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Gout

Gout, a common form of inflammatory arthritis, is caused when uric acid crystals build up in the tissues and fluids of a patient’s body. Symptoms of gout include redness, swelling, pain, heat, and stiffness in joints; the first gout attack often occurs in an individual’s big toe, and can be painful enough to wake them from slumber. Although gout attacks can be treated with medications, such as nonsteroidal anti-inflammatory drugs, certain nonpharmacologic steps may be beneficial in managing or avoiding these flares. The following tips include methods for easing or preventing gout attacks.
Although gout is a common disease that may have serious consequences, numerous studies show that gout is often misdiagnosed and that its management is suboptimal. New evidence-based guidelines for the management of gout from the European League Against Rheumatism (EULAR), published on July 25, 2016, have been developed in the hopes of remedying these issues.
A large proportion of patients with gout have uncontrolled disease, according to recent research published in The Journal of Rheumatology. These patients have significantly worse functioning, quality of life, and work productivity.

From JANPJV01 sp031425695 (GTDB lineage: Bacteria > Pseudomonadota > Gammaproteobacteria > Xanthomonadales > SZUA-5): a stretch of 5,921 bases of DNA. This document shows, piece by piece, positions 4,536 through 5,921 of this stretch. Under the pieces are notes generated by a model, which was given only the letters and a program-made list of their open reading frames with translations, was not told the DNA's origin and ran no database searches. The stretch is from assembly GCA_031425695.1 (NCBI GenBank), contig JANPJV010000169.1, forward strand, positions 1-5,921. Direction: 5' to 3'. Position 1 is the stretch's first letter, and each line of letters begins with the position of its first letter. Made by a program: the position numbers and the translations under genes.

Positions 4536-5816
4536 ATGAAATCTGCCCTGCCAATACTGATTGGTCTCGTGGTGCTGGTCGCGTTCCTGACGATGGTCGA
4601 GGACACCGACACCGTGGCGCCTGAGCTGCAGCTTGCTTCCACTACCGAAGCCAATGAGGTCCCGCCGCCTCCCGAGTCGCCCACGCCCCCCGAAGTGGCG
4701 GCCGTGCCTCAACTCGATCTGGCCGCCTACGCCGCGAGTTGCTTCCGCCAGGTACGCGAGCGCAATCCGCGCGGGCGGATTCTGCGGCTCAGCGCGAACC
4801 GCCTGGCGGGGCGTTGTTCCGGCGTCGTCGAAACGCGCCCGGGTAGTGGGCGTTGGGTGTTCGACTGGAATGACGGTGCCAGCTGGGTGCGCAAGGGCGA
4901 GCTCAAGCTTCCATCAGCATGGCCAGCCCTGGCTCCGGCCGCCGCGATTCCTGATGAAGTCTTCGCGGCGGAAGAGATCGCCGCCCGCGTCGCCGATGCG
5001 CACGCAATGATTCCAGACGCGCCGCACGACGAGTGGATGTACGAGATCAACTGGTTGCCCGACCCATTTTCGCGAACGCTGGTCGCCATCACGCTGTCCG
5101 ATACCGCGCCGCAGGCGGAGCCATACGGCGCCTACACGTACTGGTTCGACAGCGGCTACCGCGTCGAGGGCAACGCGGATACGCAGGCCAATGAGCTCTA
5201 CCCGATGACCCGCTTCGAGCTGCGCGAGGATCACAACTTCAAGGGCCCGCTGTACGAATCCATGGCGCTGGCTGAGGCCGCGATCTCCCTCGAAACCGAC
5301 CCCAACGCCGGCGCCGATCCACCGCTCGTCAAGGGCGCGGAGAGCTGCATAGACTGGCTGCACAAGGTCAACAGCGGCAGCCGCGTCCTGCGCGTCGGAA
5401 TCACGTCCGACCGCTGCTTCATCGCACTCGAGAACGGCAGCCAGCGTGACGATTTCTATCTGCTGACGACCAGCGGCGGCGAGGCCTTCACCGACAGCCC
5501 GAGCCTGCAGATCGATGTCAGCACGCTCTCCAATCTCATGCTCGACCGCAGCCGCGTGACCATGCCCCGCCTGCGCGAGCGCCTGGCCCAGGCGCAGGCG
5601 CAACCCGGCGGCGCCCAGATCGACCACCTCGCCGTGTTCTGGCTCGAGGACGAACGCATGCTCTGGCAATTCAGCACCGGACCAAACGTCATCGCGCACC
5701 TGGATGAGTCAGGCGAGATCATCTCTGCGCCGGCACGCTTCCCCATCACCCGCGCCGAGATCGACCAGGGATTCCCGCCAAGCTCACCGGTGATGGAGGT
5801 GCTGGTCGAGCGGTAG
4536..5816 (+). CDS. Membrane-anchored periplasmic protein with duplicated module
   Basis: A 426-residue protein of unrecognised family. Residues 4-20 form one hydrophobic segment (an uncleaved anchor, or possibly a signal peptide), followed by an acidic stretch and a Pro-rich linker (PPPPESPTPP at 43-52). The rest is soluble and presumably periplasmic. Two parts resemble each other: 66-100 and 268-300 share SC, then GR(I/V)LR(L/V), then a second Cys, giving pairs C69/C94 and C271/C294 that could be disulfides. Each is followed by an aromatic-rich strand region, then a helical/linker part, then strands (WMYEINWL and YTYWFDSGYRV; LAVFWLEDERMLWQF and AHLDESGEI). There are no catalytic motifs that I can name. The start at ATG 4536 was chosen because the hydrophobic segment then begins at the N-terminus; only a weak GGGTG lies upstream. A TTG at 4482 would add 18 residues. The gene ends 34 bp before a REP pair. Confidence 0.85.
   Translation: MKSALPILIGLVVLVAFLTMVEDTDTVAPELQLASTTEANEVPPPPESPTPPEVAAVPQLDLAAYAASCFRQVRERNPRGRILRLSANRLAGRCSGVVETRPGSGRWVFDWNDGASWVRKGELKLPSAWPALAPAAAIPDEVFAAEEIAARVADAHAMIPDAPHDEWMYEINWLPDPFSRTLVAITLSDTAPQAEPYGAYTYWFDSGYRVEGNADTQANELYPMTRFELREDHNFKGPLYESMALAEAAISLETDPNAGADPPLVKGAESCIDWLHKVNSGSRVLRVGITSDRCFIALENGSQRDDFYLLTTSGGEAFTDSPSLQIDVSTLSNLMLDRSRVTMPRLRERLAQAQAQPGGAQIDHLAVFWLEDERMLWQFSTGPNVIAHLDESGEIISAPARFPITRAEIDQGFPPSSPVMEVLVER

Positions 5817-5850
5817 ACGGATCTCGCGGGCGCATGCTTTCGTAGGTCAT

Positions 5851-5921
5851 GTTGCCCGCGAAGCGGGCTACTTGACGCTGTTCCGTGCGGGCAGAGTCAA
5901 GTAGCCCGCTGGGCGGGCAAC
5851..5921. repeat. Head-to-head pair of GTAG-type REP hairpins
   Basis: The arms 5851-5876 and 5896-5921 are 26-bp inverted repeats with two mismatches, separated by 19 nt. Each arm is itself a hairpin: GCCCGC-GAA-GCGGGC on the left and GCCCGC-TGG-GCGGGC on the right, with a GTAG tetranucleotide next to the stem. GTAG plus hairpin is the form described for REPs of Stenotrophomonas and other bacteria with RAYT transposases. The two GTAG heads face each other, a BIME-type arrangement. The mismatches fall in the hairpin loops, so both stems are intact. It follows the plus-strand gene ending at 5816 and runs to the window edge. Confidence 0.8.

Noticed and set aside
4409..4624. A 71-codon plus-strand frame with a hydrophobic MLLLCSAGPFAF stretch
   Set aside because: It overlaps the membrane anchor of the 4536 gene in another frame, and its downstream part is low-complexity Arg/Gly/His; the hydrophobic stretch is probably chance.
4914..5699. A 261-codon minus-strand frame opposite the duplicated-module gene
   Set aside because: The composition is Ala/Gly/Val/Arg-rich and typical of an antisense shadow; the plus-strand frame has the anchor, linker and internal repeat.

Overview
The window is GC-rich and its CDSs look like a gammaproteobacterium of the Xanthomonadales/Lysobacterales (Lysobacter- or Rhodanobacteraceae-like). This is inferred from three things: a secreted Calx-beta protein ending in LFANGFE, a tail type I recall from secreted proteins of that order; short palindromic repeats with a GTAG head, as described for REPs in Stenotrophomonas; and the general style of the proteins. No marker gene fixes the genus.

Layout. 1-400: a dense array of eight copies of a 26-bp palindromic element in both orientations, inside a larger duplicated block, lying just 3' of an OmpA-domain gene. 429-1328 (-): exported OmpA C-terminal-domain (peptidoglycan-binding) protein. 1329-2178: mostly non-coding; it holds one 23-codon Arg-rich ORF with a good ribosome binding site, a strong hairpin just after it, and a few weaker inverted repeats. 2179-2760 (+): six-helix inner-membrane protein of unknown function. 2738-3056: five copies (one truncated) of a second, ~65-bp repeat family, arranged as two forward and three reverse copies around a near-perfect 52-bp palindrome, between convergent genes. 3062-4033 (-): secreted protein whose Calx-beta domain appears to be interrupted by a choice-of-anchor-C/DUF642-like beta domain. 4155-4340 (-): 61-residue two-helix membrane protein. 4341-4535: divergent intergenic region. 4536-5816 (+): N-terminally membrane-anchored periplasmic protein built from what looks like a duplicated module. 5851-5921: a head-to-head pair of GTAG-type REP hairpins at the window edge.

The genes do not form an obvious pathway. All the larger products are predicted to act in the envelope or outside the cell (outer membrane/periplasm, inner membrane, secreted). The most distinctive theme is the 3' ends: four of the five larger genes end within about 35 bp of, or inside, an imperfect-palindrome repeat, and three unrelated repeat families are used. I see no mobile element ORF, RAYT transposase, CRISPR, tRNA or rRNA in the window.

Gout is a common and painful condition that is manageable, and treatment guidelines are available. Despite this, several studies suggest management is suboptimal.
New criteria for diagnosing and classifying gout are helping not only researchers but also those working at the bedside.
Although colchicine has been used for centuries to treat gout, research on this drug is still revealing new treatment dimensions, according to a review article by Michael Pillinger, MD, and other clinician-researchers.
Although the efficacy of febuxostat has been shown in el­derly patients, its efficacy is unclear in elderly women with hyperuricemia.
Gout affects 1% to 2% of adults in Western countries and 2.5% of adults in the United Kingdom. Compared with the general population, patients with gout have increased cardiovascular morbidity and mortality, and researchers largely attribute this increased risk to urate levels.
Previous research suggests that gouty arthritis (GA) is associated with an increased risk for certain disorders, such as cardiovascular (CV) disease. Inger L. Meek, MD, and colleagues recently reported that hyperuricemia was associated with a 3.1-fold hazard of first CV event in patients with GA.
Vancouver, British Columbia—A study of 143 men with hematospermia revealed that approximately 15% also had hyperuricemia.
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